Whenever I look at a work by Sheila Hicks (b. 1934), I feel like I’m in a chapel. It’s easy to slide from looking to contemplation to a trance. It’s sensual and intellectual, often buoyant and even joyful, but it’s intricate, too. Lots of her work is small, so it feels precious and jewel-like. Her big things command a space. She’s a fiber artist or, as I prefer, a sculptor working in the medium of textiles. She weaves, which is a gestural but slow type of work. Weaving is as old as humanity. Her materials are mostly linen, wool, silk, and cotton. She’s been working since the 1950s, so she’s venerable.
Over the past few months, I’ve written from time to time about artists I consider to be exceptional but, for one reason or another, under the radar of the New York art press and the big New York dealers. Angela Lorenz did artist books. Henri Broyard is a 30-year-old painter whose dealer is in Portland, Me. Hicks weaves. She’s become better known among connoisseurs but only in the past few years.
She’s fabulous, both amazingly good and the stuff of fable. If you’re looking for an artist with an original vision, she’s the one. I’ll start with a fable. The term “labyrinth” is a good one to use to describe Hicks’s work. The original Labyrinth was meant to baffle, made by Daedalus for King Minos of Crete to hold the Minotaur, a monster eventually killed by Theseus. Theseus used a ball of red thread to penetrate the labyrinth, kill the Minotaur, and find his way out to triumph. Hicks’s work, which is always a puzzle and a mystery, starts with thread.
Cukulcan from 2018 is wool, cotton, copper, and silk. It’s about 8 by 11 inches and one of her miniatures. Hicks works in all scales and does flat art and massive three-dimensional sculptures. It was on view in Sheila Hicks: Line by Line, Step by Step at the Demisch Danant Gallery in New York. A big exhibition of her work, Sheila Hicks: Seize, Weave, Space, is now at the Nasher Sculpture Center in Dallas. Last year, a retrospective of her work ran at the Pompidou Centre in Paris.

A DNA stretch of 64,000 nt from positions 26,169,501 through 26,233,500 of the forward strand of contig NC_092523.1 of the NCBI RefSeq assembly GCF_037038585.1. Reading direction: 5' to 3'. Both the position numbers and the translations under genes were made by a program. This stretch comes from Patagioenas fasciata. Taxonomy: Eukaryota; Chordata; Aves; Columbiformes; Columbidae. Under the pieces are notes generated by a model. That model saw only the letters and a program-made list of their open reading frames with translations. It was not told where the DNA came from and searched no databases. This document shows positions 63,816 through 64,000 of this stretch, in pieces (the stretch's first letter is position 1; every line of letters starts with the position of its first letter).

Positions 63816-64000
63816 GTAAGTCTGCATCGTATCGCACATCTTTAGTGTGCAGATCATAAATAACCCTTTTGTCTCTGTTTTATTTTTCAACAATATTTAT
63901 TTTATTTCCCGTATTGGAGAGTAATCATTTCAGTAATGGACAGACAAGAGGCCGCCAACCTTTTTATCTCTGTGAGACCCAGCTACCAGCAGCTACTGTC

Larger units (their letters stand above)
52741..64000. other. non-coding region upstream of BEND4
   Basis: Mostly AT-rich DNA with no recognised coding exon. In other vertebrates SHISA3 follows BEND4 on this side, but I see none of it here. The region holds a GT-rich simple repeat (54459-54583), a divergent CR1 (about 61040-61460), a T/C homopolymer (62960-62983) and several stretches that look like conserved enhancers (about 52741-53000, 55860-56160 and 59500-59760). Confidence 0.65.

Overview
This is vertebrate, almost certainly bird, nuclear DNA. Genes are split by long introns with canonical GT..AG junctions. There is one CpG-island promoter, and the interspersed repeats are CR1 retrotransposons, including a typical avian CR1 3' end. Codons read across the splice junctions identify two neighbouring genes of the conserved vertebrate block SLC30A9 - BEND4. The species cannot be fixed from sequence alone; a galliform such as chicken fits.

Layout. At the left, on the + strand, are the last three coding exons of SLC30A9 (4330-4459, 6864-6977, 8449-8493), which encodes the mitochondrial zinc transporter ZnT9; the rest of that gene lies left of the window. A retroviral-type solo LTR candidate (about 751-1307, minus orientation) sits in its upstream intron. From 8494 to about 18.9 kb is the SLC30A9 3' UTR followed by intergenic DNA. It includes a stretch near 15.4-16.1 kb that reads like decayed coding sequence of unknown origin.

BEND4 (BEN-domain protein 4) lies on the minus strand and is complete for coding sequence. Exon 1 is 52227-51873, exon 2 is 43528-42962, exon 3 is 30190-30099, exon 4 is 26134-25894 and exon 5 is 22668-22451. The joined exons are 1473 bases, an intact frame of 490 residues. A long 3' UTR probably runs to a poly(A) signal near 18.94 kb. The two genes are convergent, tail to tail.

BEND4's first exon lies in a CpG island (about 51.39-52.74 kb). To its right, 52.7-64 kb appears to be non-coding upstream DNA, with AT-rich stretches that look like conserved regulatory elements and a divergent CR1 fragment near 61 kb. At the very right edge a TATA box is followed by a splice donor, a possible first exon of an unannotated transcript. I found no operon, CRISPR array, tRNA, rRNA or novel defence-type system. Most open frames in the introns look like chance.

This small work is a chromatic feast, first of all. Rose, lilac, orange, green, and yellow do a disciplined dance. It’s horizontal but not dogmatically or insistently so. The lines bob — sometimes they’re dense, like gnarls of yarn — and dip and rise like tiny ripples in water. Hicks’s work is joyful, with saturated, rich color, but we immediately see that it’s what I call “slow art,” made methodically, thread by thread, intimate, and meant to be looked at closely to the point of study, like a complicated text filled with allusions.
Color, texture, and scale are in equipoise. In the 1970s, she started using metallic fiber. The copper adds shine and sparkle to what is a tactile surface, both flat and plush, like sparks. It’s a labyrinth in that it seems arbitrary. It’s easy to get lost in color that evolves by the millimeter and line that’s so irregular, yet it has ballast. It has registers, more or less, and a foundation of regular, monochromatic lines at the bottom, again more or less.
I can call her work elaborate, fanciful, lush, sensual, colorful, buoyant, or mysterious, but I’ll always think of it as honest. Textile is one of the few materials in art that’s consumed by the object’s form or narrative. It’s materiality and manufacture — threads, warp, weft — are always there.
Some of Hicks’s work is big. May I Have This Dance from 2002 was commissioned by Target Corporation for its corporate headquarters in Minneapolis. When the space was reconfigured in 2010, it was dismantled and reinstalled at the Institute of Contemporary Art in Philadelphia. It is both complex and very wonderful. It’s made of linen surrounding cork tubes. It is what I call “transcendent sculpture,” which means it can be adjusted for spaces of different sizes and completely rearranged. It’s strongly structured, but it’s anti-structure in that it has infinite shapes and sizes. Escargot is a small three-dimensional work. It seems to writhe like a critter, organic and animated, but it’s blues and greens could come from the sea or from art deco pottery or from old French porcelain.